Kear taps England's patriotic vein

Coach concentrates on national pride to produce a team who can stand up to the powerful Antipodeans in this autumn's rugby league World Cup.
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It was not just the after-effects of a holiday in Corfu that gave John Kear a warm, optimistic glow as he consigned one coaching role to history and began to concentrate full-time on another yesterday.

It was not just the after-effects of a holiday in Corfu that gave John Kear a warm, optimistic glow as he consigned one coaching role to history and began to concentrate full-time on another yesterday.

Sacked by the Huddersfield-Sheffield Giants, Super League's bottom club, earlier this month, Kear has taken time out to reflect on the much bigger task that lies ahead - that of leading England into the Lincoln World Cup this autumn.

"I've put Huddersfield out of my mind," he says. "I'm relieved, to tell you the truth. When you're focusing so much on a ship that's sinking - which they were - it can take your mind off the England job."

Now, with no other distractions, batteries re-charged and sun-tan topped up, Kear can concentrate on the national side, undeterred by the fact that most people expect them to perform only slightly better in the World Cup than the Giants did in Super League.

The side he will have at his disposal is, after all, the Great Britain one that has been humbled by both Australia and New Zealand in its recent meetings with what are now the acknowledged big two of the world game, but with some first-choice players hived off to the other home nations.

Kear does not see it that way. In his book, he is better off with an England team playing to their full potential, rather than a Great Britain team not doing so.

"We have underperformed at international level and it hasn't been a fair reflection of the standard of the game in this country. Everyone knows that I'm a very proud Englishman and I want us to perform to the best of our ability in this tournament - which Great Britain haven't done. If we do that, we'll be more than competitive.

"We lose players to other home nations, but, with all due respect, there's only Iestyn Harris and Keiron Cunningham who would be in a first-choice Great Britain side. The rest would be English."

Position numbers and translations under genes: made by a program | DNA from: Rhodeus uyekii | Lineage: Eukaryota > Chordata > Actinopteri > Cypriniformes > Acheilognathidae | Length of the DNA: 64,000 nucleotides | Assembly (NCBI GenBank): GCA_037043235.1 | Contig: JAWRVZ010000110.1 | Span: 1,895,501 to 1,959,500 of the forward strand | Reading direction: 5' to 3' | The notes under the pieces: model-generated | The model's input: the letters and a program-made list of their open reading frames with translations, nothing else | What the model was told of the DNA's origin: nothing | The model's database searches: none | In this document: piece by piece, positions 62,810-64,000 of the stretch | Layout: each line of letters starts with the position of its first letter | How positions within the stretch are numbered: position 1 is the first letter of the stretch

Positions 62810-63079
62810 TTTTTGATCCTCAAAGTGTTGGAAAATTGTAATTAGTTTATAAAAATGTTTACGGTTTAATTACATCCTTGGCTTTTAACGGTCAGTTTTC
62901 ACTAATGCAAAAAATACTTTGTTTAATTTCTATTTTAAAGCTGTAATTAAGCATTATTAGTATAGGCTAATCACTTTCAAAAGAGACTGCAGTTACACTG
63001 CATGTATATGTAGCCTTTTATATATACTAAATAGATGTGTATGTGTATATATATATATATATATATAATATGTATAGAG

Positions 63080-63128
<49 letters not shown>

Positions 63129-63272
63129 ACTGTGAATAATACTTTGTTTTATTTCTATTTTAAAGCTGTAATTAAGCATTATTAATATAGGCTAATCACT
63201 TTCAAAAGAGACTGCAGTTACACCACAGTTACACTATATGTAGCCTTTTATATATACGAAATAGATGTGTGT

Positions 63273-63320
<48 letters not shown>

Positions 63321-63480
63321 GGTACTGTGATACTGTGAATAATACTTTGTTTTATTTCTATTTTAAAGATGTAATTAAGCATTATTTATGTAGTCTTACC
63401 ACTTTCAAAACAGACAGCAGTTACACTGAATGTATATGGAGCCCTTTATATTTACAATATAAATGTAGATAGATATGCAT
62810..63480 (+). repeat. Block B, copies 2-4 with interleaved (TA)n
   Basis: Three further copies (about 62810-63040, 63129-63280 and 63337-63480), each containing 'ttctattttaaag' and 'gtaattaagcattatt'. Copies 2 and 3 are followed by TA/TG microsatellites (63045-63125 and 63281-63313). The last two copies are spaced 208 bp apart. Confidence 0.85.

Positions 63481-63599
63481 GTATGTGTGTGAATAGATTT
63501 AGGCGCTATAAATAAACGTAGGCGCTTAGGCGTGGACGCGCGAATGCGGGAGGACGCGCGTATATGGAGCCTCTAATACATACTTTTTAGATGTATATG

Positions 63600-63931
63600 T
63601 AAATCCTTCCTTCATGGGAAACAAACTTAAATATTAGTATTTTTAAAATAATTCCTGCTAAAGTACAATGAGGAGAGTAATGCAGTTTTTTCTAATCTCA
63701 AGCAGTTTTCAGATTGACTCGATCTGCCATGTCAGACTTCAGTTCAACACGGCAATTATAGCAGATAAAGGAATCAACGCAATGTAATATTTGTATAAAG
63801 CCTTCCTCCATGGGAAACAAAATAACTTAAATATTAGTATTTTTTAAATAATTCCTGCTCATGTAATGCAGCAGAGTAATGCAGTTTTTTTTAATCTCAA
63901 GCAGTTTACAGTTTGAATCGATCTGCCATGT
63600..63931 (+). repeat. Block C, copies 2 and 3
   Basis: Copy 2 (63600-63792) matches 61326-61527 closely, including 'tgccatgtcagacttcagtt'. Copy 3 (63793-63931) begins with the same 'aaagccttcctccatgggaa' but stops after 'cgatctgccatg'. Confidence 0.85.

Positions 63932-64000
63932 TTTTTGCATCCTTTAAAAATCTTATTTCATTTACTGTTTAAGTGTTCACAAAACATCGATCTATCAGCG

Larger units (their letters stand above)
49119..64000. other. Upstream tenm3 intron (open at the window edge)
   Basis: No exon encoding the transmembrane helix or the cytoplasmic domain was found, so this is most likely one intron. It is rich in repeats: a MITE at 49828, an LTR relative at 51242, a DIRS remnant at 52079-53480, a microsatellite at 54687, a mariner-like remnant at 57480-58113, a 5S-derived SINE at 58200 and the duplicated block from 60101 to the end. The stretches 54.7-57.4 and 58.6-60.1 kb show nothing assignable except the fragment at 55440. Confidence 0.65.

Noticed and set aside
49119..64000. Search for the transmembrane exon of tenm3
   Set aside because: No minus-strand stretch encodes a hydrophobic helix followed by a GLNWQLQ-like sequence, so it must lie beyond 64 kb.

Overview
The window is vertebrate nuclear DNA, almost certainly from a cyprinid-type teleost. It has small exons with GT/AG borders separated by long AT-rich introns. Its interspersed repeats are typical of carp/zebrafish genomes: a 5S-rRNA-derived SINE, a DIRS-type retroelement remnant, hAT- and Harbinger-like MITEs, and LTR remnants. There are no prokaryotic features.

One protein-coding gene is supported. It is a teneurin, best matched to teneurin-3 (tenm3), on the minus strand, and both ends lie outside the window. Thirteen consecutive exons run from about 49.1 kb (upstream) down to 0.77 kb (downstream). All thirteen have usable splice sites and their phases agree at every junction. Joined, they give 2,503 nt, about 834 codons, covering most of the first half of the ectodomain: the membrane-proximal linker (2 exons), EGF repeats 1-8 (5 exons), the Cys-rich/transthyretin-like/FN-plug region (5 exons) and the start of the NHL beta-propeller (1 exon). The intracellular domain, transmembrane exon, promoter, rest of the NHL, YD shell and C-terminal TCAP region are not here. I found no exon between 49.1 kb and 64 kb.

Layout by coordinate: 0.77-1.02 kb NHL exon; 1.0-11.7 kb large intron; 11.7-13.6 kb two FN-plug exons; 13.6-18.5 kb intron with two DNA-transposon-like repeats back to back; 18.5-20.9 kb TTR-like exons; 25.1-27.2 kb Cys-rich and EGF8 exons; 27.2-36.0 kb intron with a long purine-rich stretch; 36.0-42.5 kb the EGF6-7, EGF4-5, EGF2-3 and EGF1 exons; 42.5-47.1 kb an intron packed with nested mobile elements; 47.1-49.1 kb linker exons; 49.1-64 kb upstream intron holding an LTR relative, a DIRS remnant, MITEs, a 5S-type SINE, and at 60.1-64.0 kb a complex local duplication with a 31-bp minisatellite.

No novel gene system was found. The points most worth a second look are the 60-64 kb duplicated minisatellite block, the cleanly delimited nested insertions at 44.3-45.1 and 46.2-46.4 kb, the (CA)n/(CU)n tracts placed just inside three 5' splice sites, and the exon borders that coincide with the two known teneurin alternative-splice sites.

It is that distinctive vein of Englishness that Kear hopes to tap into leading up to the kick-off against Australia at Twickenham on 28 October.

While Ireland, Scotland and Wales are eagerly pulling in qualified players from the corners of the rugby league world, he is looking to put out a team of "true blue Brits," although he admits that it would give him some pause if one of the Antipodes' top players - a Brad Fittler or a Gorden Tallis - suddenly discovered an English grandparent and made themselves available.

"You never say never, do you? But we could have used the grandparent rule to bring on board some Australians who have contacted us and we've not done so. Given a choice between two players of similar standard, I'd always go with the Englishman."

All of which raises the question of how Kear will react to having an Australian overseeing his work with the national side, now that the Rugby League has appointed the former St George-Illawarra coach, David Waite, on a four month consultancy.

Publicly, Kear is diplomacy itself. "David Waite is coming in as a consultant and I'm head coach. I'll be more than happy to listen to his views on any aspect of the game that he feels can improve our chances of success. His knowledge of Australian and New Zealand players should be very beneficial."

That does not mean that Kear will be putting a welcome sign on his England dressing-room door. That will be his domain - and one for Englishmen only.

He already knows who most of those Englishmen will be. "I've got nine of my 13 settled in my mind; the other places are up for grabs." The areas where he feels relatively spoilt for choice are full-back, half-back and the back row of the pack.

Wing also requires some thought, because Kear does not expect to have Jason Robinson available. The Wigan winger is the subject of a long, drawn-out transfer to Sale rugby union club, and his loss can only be regarded as a serious blow.

Also on his way out of English rugby league is Leeds' Adrian Morley, who will join the Australian club, the Sydney Roosters, after the tournament.

"But I think that will spur him on in the World Cup. They've already started - as they do - knocking him in Australia, so this is his chance to show them what he can do on the world stage. He will also want to leave Britain on a high note."

When Kear was sacked from his club job, there were inevitable rumblings about his credentials at international level. "At Huddersfield, I was sacked because of results. There's no way they could do that at international level, because, in my two games in charge, we've beaten an improving French side with a depleted England team."

To have ditched Kear three months before the World Cup would have been to throw away the ground-work that he has done already. Yesterday's get-together was to mark a deal that will see England based at a Posthouse hotel for the duration of the tournament, a training camp in the United States has been arranged and many of the other building blocks are also in place.

"We have done a tremendous amount of planning and preparation. We are ready to start tomorrow. If we had a match against Australia tomorrow, we would be happy."

As Kear knows from his up-and-down experiences in club rugby - from Challenge Cup winner with Sheffield to down and out of work in little more than two years - it is not how happy you are before games that matters. It is how happy you are afterwards - but, with a great weight lifted off his own back, he promises a pleasant surprise or two before the end of November.